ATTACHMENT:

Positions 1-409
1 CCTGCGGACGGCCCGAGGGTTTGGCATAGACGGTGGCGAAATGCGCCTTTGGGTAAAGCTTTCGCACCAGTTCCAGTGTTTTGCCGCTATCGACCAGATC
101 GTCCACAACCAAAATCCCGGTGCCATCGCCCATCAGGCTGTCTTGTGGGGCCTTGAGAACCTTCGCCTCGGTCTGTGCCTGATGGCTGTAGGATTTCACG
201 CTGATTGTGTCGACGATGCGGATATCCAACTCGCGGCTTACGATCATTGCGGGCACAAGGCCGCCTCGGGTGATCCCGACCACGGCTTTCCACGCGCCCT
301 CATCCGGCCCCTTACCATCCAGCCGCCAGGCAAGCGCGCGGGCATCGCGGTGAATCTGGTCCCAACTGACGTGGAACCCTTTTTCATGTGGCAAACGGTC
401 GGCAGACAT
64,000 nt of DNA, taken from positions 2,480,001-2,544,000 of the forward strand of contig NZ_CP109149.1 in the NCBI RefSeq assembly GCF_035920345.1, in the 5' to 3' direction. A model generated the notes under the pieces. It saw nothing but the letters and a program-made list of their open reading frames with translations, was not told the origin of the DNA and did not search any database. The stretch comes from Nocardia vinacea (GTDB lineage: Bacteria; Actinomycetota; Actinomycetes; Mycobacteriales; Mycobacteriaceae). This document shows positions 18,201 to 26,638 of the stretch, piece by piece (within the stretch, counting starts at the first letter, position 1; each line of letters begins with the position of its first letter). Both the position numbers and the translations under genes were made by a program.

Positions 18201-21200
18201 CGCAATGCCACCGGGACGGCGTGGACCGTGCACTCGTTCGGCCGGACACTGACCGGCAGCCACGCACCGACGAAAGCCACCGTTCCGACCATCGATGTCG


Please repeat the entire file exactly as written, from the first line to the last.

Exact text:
Positions 1-409
1 CCTGCGGACGGCCCGAGGGTTTGGCATAGACGGTGGCGAAATGCGCCTTTGGGTAAAGCTTTCGCACCAGTTCCAGTGTTTTGCCGCTATCGACCAGATC
101 GTCCACAACCAAAATCCCGGTGCCATCGCCCATCAGGCTGTCTTGTGGGGCCTTGAGAACCTTCGCCTCGGTCTGTGCCTGATGGCTGTAGGATTTCACG
201 CTGATTGTGTCGACGATGCGGATATCCAACTCGCGGCTTACGATCATTGCGGGCACAAGGCCGCCTCGGGTGATCCCGACCACGGCTTTCCACGCGCCCT
301 CATCCGGCCCCTTACCATCCAGCCGCCAGGCAAGCGCGCGGGCATCGCGGTGAATCTGGTCCCAACTGACGTGGAACCCTTTTTCATGTGGCAAACGGTC
401 GGCAGACAT
64,000 nt of DNA, taken from positions 2,480,001-2,544,000 of the forward strand of contig NZ_CP109149.1 in the NCBI RefSeq assembly GCF_035920345.1, in the 5' to 3' direction. A model generated the notes under the pieces. It saw nothing but the letters and a program-made list of their open reading frames with translations, was not told the origin of the DNA and did not search any database. The stretch comes from Nocardia vinacea (GTDB lineage: Bacteria; Actinomycetota; Actinomycetes; Mycobacteriales; Mycobacteriaceae). This document shows positions 18,201 to 26,638 of the stretch, piece by piece (within the stretch, counting starts at the first letter, position 1; each line of letters begins with the position of its first letter). Both the position numbers and the translations under genes were made by a program.

Positions 18201-21200
18201 CGCAATGCCACCGGGACGGCGTGGACCGTGCACTCGTTCGGCCGGACACTGACCGGCAGCCACGCACCGACGAAAGCCACCGTTCCGACCATCGATGTCG